When Danielson was diagnosed with ALS, he was pragmatic about his prognosis. Knowing that the disease would eventually kill him, he told his friends and family that when the time came, he would end his life on his own terms. At the time, California was one of a handful of states that allowed physicians to legally assist patients in dying. The law was written so that a person's underlying illness and not "medical aid in dying" would be recorded as the cause of death on the death certificate. In Danielson's case, it would be ALS. This is a very important distinction for insurance companies, families, and patients going through a terminal illness.

On May 24, California's End of Life Option Act was overturned, a decision that has caused Danielson a great deal of anxiety knowing how much he will suffer. As for the Hippocratic oath doctors take that begins, 'First, do no harm,' Danielson says that doctors are doing more harm by keeping terminally ill patients alive needlessly than by allowing them to take control and have a dignified passing of their choice.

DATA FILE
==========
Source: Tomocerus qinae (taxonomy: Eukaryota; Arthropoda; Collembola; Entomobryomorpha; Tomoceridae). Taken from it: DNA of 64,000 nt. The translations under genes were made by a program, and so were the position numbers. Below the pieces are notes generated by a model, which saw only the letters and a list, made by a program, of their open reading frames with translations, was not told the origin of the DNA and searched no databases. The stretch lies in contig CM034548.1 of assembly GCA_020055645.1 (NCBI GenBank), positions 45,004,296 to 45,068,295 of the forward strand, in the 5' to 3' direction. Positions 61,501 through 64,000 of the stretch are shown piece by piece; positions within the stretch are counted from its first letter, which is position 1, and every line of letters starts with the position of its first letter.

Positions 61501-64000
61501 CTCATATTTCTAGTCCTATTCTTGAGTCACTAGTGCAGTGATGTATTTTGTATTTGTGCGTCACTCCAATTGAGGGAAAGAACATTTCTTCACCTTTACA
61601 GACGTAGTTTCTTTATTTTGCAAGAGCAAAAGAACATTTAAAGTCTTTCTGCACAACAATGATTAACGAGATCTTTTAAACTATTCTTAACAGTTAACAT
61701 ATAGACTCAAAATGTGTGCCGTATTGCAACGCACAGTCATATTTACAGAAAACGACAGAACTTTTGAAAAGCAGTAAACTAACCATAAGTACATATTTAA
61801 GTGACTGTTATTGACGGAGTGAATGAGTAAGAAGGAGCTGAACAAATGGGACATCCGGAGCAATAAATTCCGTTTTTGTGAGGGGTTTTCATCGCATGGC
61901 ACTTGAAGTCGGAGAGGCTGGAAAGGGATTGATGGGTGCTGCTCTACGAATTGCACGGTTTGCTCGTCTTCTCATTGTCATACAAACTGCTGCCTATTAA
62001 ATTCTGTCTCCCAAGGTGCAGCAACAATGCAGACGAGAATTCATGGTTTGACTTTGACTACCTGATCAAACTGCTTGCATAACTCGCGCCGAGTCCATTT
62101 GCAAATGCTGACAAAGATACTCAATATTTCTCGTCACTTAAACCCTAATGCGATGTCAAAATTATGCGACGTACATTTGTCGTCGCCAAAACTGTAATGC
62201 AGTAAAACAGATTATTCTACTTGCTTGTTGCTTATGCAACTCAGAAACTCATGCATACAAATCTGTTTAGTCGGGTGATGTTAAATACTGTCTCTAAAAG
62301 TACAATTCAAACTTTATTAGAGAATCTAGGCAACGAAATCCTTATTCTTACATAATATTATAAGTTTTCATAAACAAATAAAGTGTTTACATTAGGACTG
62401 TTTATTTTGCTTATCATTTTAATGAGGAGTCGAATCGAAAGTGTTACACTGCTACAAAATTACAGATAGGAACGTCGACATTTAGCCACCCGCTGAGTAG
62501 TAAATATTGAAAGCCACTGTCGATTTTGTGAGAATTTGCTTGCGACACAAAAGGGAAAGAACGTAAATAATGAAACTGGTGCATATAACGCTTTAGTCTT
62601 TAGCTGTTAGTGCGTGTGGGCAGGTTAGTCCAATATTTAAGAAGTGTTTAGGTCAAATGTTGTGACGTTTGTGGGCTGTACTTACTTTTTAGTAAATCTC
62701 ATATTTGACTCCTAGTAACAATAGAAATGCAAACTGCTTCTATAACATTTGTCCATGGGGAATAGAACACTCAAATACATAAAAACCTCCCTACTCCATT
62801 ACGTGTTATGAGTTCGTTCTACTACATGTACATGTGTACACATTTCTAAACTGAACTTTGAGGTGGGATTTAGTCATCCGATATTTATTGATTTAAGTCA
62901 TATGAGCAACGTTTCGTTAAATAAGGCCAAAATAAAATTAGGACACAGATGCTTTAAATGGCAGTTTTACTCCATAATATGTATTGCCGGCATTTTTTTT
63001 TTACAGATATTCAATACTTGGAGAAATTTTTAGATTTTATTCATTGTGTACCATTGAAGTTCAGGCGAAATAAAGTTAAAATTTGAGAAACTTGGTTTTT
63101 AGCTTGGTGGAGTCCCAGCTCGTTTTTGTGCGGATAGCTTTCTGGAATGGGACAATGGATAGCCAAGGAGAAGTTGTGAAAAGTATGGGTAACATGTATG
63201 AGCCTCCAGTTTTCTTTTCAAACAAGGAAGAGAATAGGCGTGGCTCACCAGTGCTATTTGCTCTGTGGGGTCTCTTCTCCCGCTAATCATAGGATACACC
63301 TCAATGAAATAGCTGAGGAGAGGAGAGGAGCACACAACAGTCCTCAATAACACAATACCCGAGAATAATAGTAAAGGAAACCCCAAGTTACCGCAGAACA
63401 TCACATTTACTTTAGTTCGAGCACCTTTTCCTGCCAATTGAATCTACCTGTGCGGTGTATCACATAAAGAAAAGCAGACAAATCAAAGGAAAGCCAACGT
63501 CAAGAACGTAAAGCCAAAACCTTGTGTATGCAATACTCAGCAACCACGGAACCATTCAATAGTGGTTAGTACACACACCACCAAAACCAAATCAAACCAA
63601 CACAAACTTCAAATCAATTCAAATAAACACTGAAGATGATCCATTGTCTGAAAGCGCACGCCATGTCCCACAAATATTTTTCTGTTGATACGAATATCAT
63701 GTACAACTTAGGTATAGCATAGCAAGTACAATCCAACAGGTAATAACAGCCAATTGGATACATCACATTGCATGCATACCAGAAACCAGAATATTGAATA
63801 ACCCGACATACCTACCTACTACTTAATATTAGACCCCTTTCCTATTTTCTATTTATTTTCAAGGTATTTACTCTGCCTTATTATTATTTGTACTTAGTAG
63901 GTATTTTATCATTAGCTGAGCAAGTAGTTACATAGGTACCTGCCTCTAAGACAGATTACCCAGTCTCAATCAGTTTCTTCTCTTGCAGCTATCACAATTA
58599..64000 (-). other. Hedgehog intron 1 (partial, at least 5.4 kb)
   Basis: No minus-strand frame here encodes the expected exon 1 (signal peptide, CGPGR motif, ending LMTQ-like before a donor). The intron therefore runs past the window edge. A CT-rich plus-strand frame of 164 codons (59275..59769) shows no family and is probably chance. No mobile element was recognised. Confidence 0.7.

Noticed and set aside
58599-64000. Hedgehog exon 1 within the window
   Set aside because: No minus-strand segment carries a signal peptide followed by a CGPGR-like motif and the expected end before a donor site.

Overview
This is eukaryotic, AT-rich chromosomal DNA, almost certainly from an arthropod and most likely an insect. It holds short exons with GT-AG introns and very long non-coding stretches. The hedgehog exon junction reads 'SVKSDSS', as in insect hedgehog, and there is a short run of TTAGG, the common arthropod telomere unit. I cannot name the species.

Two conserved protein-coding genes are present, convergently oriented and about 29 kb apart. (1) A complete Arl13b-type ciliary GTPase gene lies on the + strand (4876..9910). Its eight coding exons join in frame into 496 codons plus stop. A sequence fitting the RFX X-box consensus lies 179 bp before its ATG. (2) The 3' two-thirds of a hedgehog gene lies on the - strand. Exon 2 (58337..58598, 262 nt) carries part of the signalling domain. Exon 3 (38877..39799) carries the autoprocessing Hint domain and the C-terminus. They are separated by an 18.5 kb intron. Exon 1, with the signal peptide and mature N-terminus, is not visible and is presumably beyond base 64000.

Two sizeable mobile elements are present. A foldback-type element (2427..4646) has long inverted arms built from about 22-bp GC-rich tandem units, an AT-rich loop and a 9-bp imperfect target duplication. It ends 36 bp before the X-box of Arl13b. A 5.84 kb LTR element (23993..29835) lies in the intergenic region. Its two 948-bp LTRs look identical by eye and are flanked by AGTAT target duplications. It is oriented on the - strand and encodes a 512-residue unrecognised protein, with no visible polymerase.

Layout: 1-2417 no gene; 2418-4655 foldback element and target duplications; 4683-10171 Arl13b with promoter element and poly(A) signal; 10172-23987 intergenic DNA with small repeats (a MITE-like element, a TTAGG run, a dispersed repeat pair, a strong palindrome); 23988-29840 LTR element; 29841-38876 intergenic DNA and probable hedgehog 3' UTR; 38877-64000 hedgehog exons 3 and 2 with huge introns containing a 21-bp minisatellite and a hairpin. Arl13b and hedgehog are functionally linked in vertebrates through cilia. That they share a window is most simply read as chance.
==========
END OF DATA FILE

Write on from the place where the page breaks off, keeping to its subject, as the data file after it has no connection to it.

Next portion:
Media contact: For an embargoed PDF, please contact Lauren Evans at For an interview with the patient, please contact Sara Gianella Weibel at To speak with Dr. David Grube from Compassion and Choices, please contact him directly at
Also new in this issue:

PRISMA Extension for Scoping Reviews (PRISMA-ScR): Checklist and Explanation

Andrea C. Tricco, PhD, MSc; Erin Lillie, MSc; Wasifa Zarin, MPH; Kelly K. O'Brien, PhD, BScPT; Heather Colquhoun, PhD; Danielle Levac, PhD, MSc, BScPT; David Moher, PhD, MSc; Micah D.J. Peters, PhD, MA(Q); Tanya Horsley, PhD; Laura Weeks, PhD; Susanne Hempel, PhD; Elie A. Akl, MD, PhD, MPH; Christine Chang, MD, MPH; Jessie McGowan, PhD; Lesley Stewart, PhD, MSc; Lisa Hartling, PhD, MSc, BScPT

Research and Reporting Methods


Scoping Reviews and Systematic Reviews: Is It an Either/Or Question?

Stephanie Chang, MD, MPH



American College of Physicians